Sample Final Exam: Suggested Solutions
1. (c) 128.452
2. (b) An index designed to measure deviations from purchasing power parity.
a. Money market hedge: borrow dollars, buy yen, invest in 1-year Euroyen deposit.
b. Forward hedge: purchase yen for 1 year forward delivery
c. Rollover forward hedge: buy 3-month yen forward and roll over this forward contract 3 times
d. Buy yen futures
e. Synthetic forward with options: buy a 1-year call and sell a 1-year put on yen.
4. A forward contract is essentially a contract between two parties that will "lock in" a specified exchange rate for delivery at a specific point of time in the future. Options, on the other hand, give the holder the right but not the obligation to buy or sell the currency at a future point in time. The key difference between the two types of contracts is in the symmetry of the risk profile. FX options have an asymmetric risk profile in that there is unlimited upside potential and limited downside risk. On the other hand, forwards and futures are mutual obligations where gains and losses are equal and therefore have a symmetrical risk profile.
An option is a better hedging tool when hedging asymmetrical exchange risk (e.g. hedging foreign exchange risk when cash flow denominations are uncertain).
Why Sallie Mae issues currency-linked bonds: purely as an arbitrage. Investors do not work out the implied forward rate in the SLMA bond, and the agency is able to enter into a currency swap or long dated forward exchange contract with a bank, completely hedging out the exchange risk, and give it an all-in cost of funds lower than it could get with a straight bond.
Why U.S. individual investors buy them: they do not know exactly what the terms should be, and they have a view that the dollar will be strong against the yen in the next few year. They accept a lower interest rate in exchange for this position. Also because of counterparty risk, they cannot enter into a forward exchange contract to short the yen for a similar maturity. Even if the futures market is more efficient, it may not go out that far and it is much more of a day-to-day hassle.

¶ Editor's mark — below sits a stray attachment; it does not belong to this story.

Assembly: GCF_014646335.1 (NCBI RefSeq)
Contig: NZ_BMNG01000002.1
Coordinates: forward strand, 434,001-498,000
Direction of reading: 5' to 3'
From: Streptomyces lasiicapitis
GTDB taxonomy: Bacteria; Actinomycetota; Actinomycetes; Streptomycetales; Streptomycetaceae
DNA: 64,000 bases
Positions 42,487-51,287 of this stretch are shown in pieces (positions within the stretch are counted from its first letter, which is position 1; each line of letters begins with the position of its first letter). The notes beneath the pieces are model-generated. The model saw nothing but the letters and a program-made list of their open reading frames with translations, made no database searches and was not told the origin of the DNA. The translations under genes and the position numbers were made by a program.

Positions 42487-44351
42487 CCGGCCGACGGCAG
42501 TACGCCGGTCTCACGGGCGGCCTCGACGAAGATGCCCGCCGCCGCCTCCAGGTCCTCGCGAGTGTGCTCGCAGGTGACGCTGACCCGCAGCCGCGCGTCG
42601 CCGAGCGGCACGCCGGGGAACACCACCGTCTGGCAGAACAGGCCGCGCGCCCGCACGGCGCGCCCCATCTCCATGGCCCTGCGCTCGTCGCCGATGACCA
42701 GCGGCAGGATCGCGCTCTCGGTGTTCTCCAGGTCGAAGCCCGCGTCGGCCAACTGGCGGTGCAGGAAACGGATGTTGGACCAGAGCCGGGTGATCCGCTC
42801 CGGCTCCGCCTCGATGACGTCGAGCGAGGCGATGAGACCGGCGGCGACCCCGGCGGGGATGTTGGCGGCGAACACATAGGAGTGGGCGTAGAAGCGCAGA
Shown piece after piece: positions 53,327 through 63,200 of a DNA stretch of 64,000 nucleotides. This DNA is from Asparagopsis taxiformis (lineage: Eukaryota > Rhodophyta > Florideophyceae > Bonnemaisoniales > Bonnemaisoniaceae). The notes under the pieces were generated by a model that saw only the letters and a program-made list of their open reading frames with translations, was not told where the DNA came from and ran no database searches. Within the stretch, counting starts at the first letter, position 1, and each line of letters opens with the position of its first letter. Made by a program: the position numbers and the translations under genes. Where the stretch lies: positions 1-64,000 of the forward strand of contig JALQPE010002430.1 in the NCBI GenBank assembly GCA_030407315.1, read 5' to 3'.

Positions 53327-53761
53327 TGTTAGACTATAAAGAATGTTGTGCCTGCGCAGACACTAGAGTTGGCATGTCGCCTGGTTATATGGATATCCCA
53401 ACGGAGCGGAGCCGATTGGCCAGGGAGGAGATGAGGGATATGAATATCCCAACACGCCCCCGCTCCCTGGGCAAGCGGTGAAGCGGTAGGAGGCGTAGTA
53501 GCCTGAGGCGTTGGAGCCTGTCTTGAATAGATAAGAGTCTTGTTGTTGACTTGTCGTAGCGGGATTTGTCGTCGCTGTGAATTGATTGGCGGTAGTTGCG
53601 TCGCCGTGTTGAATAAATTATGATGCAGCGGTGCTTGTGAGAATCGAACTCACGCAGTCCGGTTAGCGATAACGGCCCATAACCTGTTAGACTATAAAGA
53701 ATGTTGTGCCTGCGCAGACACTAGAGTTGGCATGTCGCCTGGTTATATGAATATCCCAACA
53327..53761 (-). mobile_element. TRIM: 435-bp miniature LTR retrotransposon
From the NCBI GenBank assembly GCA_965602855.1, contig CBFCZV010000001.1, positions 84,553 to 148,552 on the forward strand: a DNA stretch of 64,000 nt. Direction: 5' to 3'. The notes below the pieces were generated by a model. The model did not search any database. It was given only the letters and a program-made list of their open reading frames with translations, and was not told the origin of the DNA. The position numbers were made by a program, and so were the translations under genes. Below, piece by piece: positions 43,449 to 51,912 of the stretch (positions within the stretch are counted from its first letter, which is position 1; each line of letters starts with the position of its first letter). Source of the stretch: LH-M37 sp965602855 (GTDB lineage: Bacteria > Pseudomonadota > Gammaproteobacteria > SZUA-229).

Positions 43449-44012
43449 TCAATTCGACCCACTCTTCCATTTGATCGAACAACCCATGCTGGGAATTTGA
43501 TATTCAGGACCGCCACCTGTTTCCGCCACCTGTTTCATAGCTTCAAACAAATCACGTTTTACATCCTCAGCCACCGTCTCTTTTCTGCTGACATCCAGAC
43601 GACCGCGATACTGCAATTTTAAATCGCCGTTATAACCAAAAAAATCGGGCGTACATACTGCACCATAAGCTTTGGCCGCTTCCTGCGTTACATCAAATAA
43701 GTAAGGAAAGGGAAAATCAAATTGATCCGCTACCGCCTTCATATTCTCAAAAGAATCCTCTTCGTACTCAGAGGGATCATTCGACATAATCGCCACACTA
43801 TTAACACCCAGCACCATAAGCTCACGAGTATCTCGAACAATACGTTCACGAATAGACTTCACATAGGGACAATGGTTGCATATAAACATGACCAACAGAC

|a.||ASSETS||Exposed under Current/Non current translation rule||Exposed under Monetary/Non monetary translation rule|
|A/R in A$||143||143||143|
|S.T. A$ bank debt||50||-50||-50|
|5 yr A$ bank debt||100||-100|
|1 yr A$ parent loan||120|
|Net exposure (A$)||121||10|
|Net exposure (US$ @ 80c per A$)||$96.8||$8.0|
|If 10% devaluation, lose||$9.7||$0.8|
|Current/non current rule: all "current" (i.e. short term) assets and liabilities are exposed, and translated at the current exchange rate; the rest is not exposed, and so translated at the historical exchange rate.|
|Monetary/ non monetary rule: all "monetary" (i.e. contractual) assets and liabilities are exposed, and translated at the current exchange rate; the rest is not exposed, and so translated at the historical exchange rate.|
|b.||Economic exposure measures how the value of the firm, perhaps as measured by the NPV of expected cash flows, is affected by an exchange rate change. In Australia, the business is a local, differentiated one, so prices are largely unaffected by exchange rate changes. Thus Kingston is exposed to the Australian dollar, and should probably hedge that exposure.|
|c.||From US viewpoint, this is a pure NZ$ transactions exposure: so sell NZ$ forward against US$.|
|2.||Yes. If in A$, it becomes an A$ transactions exposure: so sell A$ forward against US$.|
7. We will do this by first ignoring the up front issuance costs. To avoid currency risk on the coupon, Turkey would wish to match the 8.35% it pays on the Eurobond with an equal receipt of 8.35% from the swap (check this by drawing the diagram). Since the swap rate is 7.50%, and we want to receove 8.35%, we need to figure out how the 0.85% difference translates to a spread over LIBOR on Turkey's floating payments. From the swap quotation sheet, the US$ swap rate is 5.73%. Using the basis point conversion formula to convert the DFl basis points to $ basis points:
BPDFL 85 = BP$ 83
Therefore Turkey would pay LIBOR + .83% disregarding the up front cost.
The up front cost of 1.3% could be annuitized using the $ fixed rate of 5.73% semi-annual. The annuity formula gives 0.32% per annum. Therefore Turkey's LIBOR-based cost of funds will be:
LIBOR + 0.83% + 0.32% = LIBOR + 1.15%